What is happening to the Rand in this unprecedented time?
As many of you may know, the Rand has depreciated against the US Dollar since the outbreak of the COVID-19 pandemic.
Below is a readily available graph online from www.XE.com to show you the drop in value.
From 1 February 2020 until 6 April 2020, the Rand has depreciated by approximately 26%.
The Rand has also depreciated by similar values against the EURO and the UK Pound.
Why has this sudden depreciation happened? Is the COVID-19 the only reason for this?
When the COVID pandemic was first fully digested by the world, the reaction from a large percentage of the investment community was to do everything they could to get their investments into cash (particularly US Dollar) so that they could either reinvest into “safer” assets or use to help their investors with the predicted shortfall in liquidity. As with every previous crisis, the reaction by the investment community has been panicked and very emotional.
South African assets are seen as riskier assets due to our economy falling into the label of an “emerging market” (EM). Other major countries in this bracket are Brazil, Russia, Turkey and even China. When the rush to sell out of risky assets occurred, we saw many global investors sell EM assets first, which did not spare us. We further have not helped ourselves by Moddy’s recent downgrade to junk, but the overwhelming drive of the exchange rate depreciation has been the sale of risk assets by the global investment community.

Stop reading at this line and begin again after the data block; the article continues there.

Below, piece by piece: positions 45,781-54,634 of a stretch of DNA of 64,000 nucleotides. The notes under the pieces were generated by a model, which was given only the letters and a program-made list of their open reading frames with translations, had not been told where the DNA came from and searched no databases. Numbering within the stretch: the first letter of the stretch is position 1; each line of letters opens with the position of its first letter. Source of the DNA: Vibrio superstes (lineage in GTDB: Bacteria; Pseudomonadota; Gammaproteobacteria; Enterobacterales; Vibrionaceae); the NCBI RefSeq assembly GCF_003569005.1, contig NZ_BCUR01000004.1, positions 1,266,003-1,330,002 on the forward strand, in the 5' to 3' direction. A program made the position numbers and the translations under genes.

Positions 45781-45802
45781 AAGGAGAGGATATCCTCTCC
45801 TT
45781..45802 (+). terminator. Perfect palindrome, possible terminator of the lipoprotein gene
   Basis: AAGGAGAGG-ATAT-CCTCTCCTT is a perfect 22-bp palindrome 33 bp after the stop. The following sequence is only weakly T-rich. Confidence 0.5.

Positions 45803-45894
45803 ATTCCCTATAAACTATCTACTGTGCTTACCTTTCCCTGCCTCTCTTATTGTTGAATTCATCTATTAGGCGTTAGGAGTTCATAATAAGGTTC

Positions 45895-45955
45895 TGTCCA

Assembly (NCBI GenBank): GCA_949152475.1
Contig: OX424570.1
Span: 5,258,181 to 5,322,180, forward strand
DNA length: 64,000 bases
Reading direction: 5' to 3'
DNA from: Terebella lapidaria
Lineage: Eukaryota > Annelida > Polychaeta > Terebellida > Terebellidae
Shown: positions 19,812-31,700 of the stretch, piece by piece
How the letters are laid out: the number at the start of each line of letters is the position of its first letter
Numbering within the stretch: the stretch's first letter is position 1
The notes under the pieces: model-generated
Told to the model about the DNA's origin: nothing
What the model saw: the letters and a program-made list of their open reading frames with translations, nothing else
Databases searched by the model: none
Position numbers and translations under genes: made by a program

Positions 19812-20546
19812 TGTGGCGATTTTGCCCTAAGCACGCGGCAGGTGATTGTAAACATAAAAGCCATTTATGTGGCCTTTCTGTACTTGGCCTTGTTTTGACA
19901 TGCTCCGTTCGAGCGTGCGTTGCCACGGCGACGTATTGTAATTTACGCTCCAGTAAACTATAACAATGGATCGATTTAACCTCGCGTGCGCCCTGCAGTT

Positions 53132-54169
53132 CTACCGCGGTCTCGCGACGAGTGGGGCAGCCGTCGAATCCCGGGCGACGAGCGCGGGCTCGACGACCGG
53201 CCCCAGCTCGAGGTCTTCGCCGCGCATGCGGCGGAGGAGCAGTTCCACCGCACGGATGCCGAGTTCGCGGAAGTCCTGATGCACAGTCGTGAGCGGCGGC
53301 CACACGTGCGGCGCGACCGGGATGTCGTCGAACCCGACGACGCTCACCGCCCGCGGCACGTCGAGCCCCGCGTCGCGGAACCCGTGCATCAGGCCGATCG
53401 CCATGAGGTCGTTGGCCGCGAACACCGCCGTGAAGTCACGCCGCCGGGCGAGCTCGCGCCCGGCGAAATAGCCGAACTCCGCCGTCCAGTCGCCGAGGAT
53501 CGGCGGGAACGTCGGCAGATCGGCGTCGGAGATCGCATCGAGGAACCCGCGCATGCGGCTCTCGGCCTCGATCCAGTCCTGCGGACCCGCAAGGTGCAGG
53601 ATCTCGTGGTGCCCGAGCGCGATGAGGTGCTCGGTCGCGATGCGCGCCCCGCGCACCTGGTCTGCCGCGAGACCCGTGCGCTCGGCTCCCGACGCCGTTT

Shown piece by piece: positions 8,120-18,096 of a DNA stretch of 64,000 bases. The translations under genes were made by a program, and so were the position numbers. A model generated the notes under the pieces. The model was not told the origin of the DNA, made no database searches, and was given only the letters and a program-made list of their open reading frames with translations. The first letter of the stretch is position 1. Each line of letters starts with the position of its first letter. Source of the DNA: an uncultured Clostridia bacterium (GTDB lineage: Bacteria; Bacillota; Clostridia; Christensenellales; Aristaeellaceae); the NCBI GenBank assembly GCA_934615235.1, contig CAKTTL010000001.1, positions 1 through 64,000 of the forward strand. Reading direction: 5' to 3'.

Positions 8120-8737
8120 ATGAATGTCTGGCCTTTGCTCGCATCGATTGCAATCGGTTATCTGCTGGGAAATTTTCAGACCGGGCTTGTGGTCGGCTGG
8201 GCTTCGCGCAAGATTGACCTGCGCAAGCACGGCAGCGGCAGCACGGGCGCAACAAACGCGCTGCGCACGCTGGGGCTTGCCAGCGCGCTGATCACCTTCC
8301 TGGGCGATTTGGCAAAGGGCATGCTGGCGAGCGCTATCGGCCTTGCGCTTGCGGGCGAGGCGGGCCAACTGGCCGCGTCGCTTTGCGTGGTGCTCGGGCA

How does this affect me as a South African citizen and client of Chartered Wealth Solutions?
As a South African, the first thing that this does is make overseas travel that much more expensive!
From a local living point of view, the exchange rate can have some blanket effects on you as some goods that we purchase are imported and priced in foreign currency. By far the biggest good is oil and directly, the price of petrol.
We have been extremely fortunate that as this exchange rate has been depreciating, the oil price has hit historic lows. This has countered any increase we would have ordinarily seen due to the weakening Rand. We may not be driving nearly as much as we would during this lockdown but goods that we purchase still need to make it to the shops and our homes which entail transport. These transport costs will remain stable for a while.
From an investment point of view, all local investment strategies that our clients hold have meaningful direct and indirect exposure to foreign currency. The direct offshore exposure is through fund managers who directly invest your money into foreign shares and bonds. This will proportionately increase your investment when the Rand depreciates, assuming the underlying asset at least keeps its same value.
The indirect offshore exposure is through the South African shares you hold as the vast majority of companies have diversified their operations offshore. This means that their earnings are in foreign currency and increase the value of the company when the Rand depreciates. Depending on your personalised portfolio, the South African companies you invest in could have a combined offshore earnings percentage of up to 70%.
We are very comfortable and confident that the asset consultant that looks after your Financial Plan strategy is very well positioned and equipped to make sure you have the right mix of local and offshore assets. By taking the risk of the exchange rate into account, they are always testing to make sure that your portfolios are positioned as best they can be to deliver your investment strategy.
Please speak to your RetiremeantTM Specialist if you have anything further you want to discuss on this topic!